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Several faculty-led music ensembles have transitioned this fall to online auditions, rehearsals, and performances in light of the ongoing coronavirus pandemic.
The vocal and instrumental ensembles will hold no in-person meetings this year, prompting conductors and student leaders to rethink their plans.
Mark E. Olson, director of the Harvard University Band and the Harvard Wind Ensemble, wrote in an email that he initially “did have doubts about virtual music ensembles.”
“Playing in an ensemble is so much more than just being able to play your part,” Olson wrote. “It is about listening and matching sound with the other musicians to create the music the composer or arranger tried to express in the composition.”
Producing music as an ensemble can take longer in the virtual space than it does when the groups prepare for in-person performances, Olson added.
“We need to spend some time in advance of the recording talking about the work and the performance style,” he said. “After recording our parts it may be necessary to re-record certain parts to match each other.”
Jennifer Y. Wang ’22, president of the Harvard-Radcliffe Orchestra, said she had to spend many extra hours learning to edit and combine recorded orchestral parts in the spring, when the group’s performances first moved online.
“I’ve done a little bit of video editing in the past when I was in high school for my own recordings, but stitching together dozens of videos is very different from that,” Wang said. “My computer is not designed to handle that much information, and for me personally it was an insane amount of work and a huge learning curve.”
“I think for many ensembles on campus, students ended up having to take on that role of editing videos, since we didn’t have time to look for professional editors,” she added.
Federico Cortese, a senior lecturer in the Music Department and director of the Harvard-Radcliffe Orchestra, said that in order to more easily meld individually recorded parts, he will choose pieces for this fall that have a fairly steady pulse, working in consultation with his students.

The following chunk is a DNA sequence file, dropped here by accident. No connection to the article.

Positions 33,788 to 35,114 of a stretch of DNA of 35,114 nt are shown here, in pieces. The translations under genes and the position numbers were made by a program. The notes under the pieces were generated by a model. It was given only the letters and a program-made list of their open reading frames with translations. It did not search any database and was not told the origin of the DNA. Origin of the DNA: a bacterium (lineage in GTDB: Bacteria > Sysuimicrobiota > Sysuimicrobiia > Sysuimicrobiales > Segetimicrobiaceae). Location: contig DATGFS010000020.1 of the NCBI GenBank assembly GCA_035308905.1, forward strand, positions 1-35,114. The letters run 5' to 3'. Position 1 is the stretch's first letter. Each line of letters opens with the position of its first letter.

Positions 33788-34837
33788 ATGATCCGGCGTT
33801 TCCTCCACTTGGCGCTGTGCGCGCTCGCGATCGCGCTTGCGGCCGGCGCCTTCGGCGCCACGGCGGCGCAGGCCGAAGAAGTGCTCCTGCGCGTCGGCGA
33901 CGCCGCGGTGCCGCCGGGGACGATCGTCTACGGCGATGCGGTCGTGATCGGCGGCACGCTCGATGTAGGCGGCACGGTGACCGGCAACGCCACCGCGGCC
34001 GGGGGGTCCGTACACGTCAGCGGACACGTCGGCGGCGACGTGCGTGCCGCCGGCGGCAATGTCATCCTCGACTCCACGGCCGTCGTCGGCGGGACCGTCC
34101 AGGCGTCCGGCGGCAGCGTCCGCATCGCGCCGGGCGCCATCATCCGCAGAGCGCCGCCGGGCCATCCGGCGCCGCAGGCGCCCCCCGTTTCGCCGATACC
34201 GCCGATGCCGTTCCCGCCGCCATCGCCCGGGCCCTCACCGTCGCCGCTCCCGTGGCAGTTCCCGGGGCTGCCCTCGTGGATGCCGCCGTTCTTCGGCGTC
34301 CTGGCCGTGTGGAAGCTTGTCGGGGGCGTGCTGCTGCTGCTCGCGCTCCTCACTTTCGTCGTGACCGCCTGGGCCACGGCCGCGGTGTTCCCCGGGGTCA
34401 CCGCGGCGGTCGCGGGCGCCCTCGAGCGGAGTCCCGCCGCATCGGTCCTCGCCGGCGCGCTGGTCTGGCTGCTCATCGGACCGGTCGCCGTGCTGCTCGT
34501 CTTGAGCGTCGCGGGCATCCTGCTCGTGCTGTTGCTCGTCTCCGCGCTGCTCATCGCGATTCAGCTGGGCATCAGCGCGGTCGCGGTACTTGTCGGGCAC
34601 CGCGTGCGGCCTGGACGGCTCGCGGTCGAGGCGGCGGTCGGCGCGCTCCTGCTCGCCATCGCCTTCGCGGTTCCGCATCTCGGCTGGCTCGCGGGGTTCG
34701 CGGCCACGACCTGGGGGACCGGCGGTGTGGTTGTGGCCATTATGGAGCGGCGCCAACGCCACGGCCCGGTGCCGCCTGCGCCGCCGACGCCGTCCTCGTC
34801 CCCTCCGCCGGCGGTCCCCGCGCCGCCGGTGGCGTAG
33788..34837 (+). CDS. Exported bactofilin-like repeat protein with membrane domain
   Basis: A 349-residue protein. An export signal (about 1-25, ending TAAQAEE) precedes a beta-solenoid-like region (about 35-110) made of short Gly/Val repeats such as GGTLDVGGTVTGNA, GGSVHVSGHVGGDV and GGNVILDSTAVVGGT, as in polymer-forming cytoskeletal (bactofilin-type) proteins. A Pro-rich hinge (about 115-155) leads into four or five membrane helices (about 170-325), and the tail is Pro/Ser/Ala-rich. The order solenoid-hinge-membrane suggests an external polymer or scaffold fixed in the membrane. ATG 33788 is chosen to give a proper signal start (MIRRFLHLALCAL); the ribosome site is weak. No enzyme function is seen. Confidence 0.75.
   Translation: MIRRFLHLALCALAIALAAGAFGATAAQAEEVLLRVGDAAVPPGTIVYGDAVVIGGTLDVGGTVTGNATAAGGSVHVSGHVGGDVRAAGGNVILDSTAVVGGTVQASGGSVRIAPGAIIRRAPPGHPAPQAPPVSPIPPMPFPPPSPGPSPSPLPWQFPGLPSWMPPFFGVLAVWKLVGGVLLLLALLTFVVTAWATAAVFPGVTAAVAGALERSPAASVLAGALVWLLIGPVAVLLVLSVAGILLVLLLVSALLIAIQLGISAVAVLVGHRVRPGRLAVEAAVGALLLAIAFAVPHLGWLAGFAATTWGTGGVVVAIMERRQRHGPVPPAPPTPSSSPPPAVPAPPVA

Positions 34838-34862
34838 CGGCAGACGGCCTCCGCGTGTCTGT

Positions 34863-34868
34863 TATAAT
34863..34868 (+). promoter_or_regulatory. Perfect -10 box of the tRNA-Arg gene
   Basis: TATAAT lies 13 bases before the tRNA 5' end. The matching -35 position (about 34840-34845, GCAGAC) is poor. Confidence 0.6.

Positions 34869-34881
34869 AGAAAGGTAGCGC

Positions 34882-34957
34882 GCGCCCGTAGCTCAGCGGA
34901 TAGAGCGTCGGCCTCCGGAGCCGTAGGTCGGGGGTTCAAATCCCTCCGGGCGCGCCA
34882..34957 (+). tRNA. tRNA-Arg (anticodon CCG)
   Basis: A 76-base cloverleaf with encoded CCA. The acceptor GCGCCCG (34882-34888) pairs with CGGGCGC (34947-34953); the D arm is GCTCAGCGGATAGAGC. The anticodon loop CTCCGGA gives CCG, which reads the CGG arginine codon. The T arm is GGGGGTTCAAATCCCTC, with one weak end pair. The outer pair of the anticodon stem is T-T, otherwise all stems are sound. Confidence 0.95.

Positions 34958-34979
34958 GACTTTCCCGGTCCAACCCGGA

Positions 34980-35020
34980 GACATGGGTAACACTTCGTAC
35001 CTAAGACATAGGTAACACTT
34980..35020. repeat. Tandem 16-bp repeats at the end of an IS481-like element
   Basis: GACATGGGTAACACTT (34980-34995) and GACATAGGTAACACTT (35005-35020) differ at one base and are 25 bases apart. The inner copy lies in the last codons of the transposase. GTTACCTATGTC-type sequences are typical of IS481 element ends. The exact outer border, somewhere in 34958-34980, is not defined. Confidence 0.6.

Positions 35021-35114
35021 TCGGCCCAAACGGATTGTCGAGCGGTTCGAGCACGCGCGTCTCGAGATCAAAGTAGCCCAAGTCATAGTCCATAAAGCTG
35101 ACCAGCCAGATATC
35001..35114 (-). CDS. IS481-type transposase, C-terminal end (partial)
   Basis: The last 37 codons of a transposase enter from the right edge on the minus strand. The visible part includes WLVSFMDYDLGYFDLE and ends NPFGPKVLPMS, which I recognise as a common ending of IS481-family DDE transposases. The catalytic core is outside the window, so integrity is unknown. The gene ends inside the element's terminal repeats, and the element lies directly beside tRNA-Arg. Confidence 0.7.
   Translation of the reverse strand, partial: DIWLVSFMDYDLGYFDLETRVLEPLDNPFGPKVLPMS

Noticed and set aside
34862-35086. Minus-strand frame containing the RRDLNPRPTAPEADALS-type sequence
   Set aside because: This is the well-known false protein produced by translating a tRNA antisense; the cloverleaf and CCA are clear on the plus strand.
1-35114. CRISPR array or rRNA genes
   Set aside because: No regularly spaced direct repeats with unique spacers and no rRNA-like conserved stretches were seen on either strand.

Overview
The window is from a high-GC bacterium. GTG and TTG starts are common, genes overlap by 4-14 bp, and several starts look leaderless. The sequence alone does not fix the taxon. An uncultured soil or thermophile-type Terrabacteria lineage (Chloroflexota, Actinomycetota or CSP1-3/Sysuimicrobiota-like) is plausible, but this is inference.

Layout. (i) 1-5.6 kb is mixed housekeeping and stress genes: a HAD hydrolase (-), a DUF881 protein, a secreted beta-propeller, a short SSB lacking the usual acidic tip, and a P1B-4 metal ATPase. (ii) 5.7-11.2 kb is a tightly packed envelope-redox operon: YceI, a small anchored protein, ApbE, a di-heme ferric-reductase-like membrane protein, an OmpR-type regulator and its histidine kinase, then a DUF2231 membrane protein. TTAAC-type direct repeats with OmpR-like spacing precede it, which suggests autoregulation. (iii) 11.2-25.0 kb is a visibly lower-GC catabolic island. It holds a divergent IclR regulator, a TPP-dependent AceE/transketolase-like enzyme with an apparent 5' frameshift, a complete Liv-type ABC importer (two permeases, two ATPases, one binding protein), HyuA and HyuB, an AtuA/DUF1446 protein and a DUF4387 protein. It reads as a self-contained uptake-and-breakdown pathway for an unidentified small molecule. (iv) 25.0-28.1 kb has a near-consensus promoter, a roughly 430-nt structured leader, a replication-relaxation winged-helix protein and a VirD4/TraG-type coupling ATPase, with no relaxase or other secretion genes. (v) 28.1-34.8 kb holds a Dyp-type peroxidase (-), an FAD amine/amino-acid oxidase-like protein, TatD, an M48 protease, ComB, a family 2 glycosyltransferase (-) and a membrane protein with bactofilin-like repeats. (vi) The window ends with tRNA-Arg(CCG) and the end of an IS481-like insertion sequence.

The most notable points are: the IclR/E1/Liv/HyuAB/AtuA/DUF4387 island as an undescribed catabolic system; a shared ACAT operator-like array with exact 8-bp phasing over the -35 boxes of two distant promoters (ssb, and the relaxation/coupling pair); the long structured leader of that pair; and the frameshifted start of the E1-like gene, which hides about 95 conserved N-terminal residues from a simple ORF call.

“We need to choose music that has a fairly steady metronome, you could say, because otherwise to have eighty people doing a rallentando in the same way is very hard, extraordinarily hard, even if I conduct them one by one,” Cortese said.
But Cortese said that selecting for such pieces is only a starting point in the transition to rehearsing and performing online.
“Even for a good player, you will need to play with a metronome basically right in your ear in order to really stick to the pulse, since players tend to take some time here or there when they play alone,” Cortese said. “And what about intonation, since it is very hard for students to know if they are sharp or flat if they cannot hear the others?”
Music senior lecturer Andrew G. Clark — who conducts the Harvard Glee Club, Harvard Radcliffe Collegium-Musicum, and the Radcliffe Choral Society — said he finds the lack of spaces for students on campus to sing “deeply concerning."
“Ironically, it is the students living on campus, in spaces that are supposed to be more conducive for learning overall, who are in fact finding it harder to participate as singers, since they are in their dorm rooms which have a lot of sound bleed,” Clark said. “It is easy to feel concerned and self-conscious about disturbing people next to you who are also trying to take courses.”
“It’s a problem, I have to be honest with you, but we are doing the best that we can,” Clark added.
—Staff writer Meera S. Nair can be reached at email@example.com.
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